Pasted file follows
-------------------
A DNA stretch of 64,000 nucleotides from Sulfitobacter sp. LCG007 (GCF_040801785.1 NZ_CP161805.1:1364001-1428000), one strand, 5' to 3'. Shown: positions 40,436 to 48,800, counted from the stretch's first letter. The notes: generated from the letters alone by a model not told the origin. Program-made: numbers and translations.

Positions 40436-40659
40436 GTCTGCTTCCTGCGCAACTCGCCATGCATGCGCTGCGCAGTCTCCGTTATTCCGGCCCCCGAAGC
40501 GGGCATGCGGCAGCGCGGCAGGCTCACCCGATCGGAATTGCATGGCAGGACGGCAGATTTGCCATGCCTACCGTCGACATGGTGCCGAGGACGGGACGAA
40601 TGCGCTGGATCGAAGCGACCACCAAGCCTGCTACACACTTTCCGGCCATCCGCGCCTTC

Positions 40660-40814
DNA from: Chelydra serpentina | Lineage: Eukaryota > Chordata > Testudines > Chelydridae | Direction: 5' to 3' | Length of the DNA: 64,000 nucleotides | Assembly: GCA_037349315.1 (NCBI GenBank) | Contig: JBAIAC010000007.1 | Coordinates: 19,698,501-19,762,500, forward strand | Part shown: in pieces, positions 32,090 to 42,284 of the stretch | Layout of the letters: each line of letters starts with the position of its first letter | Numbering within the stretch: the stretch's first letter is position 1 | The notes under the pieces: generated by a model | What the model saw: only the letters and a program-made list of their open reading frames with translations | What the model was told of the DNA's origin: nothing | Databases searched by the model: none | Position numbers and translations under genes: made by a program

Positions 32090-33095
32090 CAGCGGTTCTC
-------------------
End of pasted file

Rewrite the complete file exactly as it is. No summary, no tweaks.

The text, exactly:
A DNA stretch of 64,000 nucleotides from Sulfitobacter sp. LCG007 (GCF_040801785.1 NZ_CP161805.1:1364001-1428000), one strand, 5' to 3'. Shown: positions 40,436 to 48,800, counted from the stretch's first letter. The notes: generated from the letters alone by a model not told the origin. Program-made: numbers and translations.

Positions 40436-40659
40436 GTCTGCTTCCTGCGCAACTCGCCATGCATGCGCTGCGCAGTCTCCGTTATTCCGGCCCCCGAAGC
40501 GGGCATGCGGCAGCGCGGCAGGCTCACCCGATCGGAATTGCATGGCAGGACGGCAGATTTGCCATGCCTACCGTCGACATGGTGCCGAGGACGGGACGAA
40601 TGCGCTGGATCGAAGCGACCACCAAGCCTGCTACACACTTTCCGGCCATCCGCGCCTTC

Positions 40660-40814
DNA from: Chelydra serpentina | Lineage: Eukaryota > Chordata > Testudines > Chelydridae | Direction: 5' to 3' | Length of the DNA: 64,000 nucleotides | Assembly: GCA_037349315.1 (NCBI GenBank) | Contig: JBAIAC010000007.1 | Coordinates: 19,698,501-19,762,500, forward strand | Part shown: in pieces, positions 32,090 to 42,284 of the stretch | Layout of the letters: each line of letters starts with the position of its first letter | Numbering within the stretch: the stretch's first letter is position 1 | The notes under the pieces: generated by a model | What the model saw: only the letters and a program-made list of their open reading frames with translations | What the model was told of the DNA's origin: nothing | Databases searched by the model: none | Position numbers and translations under genes: made by a program

Positions 32090-33095
32090 CAGCGGTTCTC